‘I decided to study Public Health in Leiden, because I’m really interested in the conditions that make good health care possible. Then I trained as a GP. I interrupted my studies for a while in 2004 after the Boxing Day tsunami in the Indian Ocean. It was an unprecedented disaster with an estimated 230,000 dead. The current affairs programme NOVA asked me to comment, as a doctor of tropical medicine with experience in a disaster zone. Jeroen Pauw said: ‘You’re probably itching to go and help.’ Which was true.
‘Shortly afterwards Cordaid asked if I wanted to work as aid coordinator in the hardest-hit area: the province of Aceh on the island of Sumatra. The damage was indescribable. Here too hardly anything had been left standing. But lots of international aid teams arrived and the army was deployed en masse. I coordinated the aid provided by some of the teams, travelling from village to village to make an inventory of what was needed. Often a bridge or road had disappeared. A civil war was also raging in that area and we often had to negotiate with the army. Many of the injured were treated on army hospital ships. It was an intense period that I often think back to. I returned to the Netherlands about five months later.’
Did you stay in the Netherlands?
‘Yes, my wife and I had children by then and wanted to live near our families. I worked for a short period as expedition doctor for the TV programme Bobos in the Bush and was then hired as a GP on Terschelling. The good thing about an island like this is that it is a kind of mini society, because the mainland is a two-hour boat trip away. We work with about six permanent GPs. Instead of referring people to hospital, which we don’t have here on the island, we do a lot ourselves. Like x-rays and minor operations. Each season brings a certain type of patient. For instance, you have young people drinking themselves to oblivion in the summer, older tourists with heart problems in the autumn and islanders who finally have time to go to the doctor with their complaints in the winter. Never a dull moment.’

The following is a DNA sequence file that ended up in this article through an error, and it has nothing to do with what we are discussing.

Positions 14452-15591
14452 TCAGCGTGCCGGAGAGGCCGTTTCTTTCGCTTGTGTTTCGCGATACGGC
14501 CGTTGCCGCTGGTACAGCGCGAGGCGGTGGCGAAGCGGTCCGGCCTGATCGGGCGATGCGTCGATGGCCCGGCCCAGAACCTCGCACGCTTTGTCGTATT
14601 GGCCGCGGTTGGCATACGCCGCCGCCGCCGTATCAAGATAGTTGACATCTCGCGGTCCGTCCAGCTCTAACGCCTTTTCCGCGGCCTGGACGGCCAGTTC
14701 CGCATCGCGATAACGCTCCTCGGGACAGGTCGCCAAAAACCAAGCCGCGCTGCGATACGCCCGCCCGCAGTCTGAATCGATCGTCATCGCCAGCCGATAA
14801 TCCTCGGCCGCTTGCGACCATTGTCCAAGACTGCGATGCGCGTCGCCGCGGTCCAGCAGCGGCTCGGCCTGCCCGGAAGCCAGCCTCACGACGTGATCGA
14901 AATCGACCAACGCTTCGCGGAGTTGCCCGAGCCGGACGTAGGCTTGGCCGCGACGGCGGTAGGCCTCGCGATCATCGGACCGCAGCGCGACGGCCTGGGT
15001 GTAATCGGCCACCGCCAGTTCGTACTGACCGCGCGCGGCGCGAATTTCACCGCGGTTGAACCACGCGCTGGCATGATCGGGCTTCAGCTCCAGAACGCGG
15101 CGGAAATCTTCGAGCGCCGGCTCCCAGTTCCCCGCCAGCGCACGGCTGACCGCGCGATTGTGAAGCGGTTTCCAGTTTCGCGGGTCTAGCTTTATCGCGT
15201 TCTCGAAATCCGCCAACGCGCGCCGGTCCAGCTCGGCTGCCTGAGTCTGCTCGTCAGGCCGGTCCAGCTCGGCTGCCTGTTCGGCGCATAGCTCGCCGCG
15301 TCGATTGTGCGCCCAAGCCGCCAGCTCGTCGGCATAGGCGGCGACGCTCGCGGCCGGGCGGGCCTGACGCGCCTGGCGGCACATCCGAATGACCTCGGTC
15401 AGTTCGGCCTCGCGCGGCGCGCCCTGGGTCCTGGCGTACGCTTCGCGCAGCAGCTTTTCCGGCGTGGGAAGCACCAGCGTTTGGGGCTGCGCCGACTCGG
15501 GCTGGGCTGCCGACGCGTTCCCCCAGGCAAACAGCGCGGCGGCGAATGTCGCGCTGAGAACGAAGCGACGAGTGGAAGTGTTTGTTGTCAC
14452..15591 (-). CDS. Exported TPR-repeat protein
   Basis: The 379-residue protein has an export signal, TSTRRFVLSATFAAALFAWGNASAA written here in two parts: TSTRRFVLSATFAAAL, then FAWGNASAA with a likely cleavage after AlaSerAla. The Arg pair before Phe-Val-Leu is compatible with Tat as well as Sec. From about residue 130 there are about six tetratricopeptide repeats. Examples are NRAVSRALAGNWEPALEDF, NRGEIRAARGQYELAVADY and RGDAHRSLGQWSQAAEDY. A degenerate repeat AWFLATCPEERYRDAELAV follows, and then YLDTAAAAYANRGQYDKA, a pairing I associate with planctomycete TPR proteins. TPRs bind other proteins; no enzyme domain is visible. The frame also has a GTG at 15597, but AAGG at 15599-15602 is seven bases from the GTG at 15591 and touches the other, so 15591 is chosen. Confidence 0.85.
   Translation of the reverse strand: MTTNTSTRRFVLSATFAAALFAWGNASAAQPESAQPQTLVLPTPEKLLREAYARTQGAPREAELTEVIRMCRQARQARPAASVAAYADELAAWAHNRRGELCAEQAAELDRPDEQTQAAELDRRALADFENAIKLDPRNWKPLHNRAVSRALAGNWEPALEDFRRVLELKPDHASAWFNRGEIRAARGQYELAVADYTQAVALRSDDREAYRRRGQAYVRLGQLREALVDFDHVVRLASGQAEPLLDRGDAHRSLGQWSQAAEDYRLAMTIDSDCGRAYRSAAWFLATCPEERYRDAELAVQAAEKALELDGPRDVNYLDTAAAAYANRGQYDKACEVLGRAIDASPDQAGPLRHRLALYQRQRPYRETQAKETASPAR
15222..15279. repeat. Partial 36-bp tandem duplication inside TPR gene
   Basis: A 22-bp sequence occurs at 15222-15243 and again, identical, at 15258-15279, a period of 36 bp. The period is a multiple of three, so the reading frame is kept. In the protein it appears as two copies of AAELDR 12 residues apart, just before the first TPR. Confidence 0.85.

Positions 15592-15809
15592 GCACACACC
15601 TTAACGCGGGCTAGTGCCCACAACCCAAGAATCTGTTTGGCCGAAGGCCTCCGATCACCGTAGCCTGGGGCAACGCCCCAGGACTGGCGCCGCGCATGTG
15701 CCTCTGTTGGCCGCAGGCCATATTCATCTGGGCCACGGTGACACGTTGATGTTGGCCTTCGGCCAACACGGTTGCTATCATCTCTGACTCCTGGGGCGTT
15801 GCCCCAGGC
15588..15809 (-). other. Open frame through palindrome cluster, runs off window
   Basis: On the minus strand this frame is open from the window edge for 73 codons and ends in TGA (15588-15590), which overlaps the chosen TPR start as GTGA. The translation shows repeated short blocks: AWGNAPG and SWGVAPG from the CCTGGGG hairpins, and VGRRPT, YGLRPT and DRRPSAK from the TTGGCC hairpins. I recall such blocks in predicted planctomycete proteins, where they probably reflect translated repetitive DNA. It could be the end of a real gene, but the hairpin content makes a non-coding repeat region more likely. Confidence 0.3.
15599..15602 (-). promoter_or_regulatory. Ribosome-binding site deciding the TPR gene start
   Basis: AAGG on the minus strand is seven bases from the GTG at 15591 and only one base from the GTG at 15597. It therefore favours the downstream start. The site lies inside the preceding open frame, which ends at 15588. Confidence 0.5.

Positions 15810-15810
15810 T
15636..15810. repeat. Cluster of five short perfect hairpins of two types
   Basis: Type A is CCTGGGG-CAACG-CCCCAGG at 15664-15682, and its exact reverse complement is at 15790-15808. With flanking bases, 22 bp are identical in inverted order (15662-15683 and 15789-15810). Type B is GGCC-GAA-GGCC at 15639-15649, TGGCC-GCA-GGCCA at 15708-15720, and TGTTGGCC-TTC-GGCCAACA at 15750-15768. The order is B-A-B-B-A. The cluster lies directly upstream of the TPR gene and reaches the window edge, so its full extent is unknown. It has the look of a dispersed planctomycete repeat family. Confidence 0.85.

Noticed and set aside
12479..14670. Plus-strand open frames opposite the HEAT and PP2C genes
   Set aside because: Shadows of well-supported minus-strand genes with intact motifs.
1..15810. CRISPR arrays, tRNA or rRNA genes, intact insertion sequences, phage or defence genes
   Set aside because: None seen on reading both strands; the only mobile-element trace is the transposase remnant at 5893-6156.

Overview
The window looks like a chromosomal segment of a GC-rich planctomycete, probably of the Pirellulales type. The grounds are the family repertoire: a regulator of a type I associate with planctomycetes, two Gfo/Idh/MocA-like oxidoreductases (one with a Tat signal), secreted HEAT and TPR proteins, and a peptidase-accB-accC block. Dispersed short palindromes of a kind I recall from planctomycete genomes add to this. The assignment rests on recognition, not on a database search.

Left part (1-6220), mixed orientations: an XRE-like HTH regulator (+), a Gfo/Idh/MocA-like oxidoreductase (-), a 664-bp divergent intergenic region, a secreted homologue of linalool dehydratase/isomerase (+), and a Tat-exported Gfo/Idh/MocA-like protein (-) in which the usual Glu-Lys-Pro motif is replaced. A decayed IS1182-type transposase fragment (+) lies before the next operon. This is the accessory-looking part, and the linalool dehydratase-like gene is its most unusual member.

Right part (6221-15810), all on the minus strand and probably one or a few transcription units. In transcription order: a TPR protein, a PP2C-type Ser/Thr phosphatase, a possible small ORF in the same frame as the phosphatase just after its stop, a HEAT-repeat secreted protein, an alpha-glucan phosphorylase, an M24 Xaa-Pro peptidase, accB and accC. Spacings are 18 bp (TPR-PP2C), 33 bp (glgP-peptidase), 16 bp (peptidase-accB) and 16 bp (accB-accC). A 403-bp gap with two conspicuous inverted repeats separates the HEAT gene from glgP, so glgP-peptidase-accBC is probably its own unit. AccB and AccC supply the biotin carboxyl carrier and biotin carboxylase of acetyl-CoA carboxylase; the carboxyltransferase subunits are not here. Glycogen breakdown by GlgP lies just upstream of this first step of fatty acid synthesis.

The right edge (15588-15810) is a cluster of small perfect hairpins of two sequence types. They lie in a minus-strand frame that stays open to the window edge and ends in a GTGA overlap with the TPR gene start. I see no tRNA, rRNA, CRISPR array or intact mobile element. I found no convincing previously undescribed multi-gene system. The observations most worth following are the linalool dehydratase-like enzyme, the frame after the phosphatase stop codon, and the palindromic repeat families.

What experiences do you treasure from your student days in Leiden?
‘It was inspiring to be taught by the leading lights in their fields. Like Professor Hoedemaker and pathology and Professor Tollenaar and surgery. I liked being part of this academic world and this made me want to get the best out of myself. I also made a lot of friends at Quintus. I really liked it here, but I was a bloody-minded student. I wanted a lot and I wanted to do things my own way. So, unlike my co-students, I didn’t try to get a popular specialisation as soon as possible, but chose to gain life experience in the tropics.
‘I hope that young people today are also given or take this space. Students have to complete their studies as quickly as possible nowadays, but it’s so important that you develop as a person too. Young doctors also need life experience, particularly if they have to tell patients that their treatment options have been exhausted.’
Who: Menno Swier (50)
Studied: Medicine (1985-1992)
Student Assn.: Quintus
Favorite spot in Leiden: The whole city centre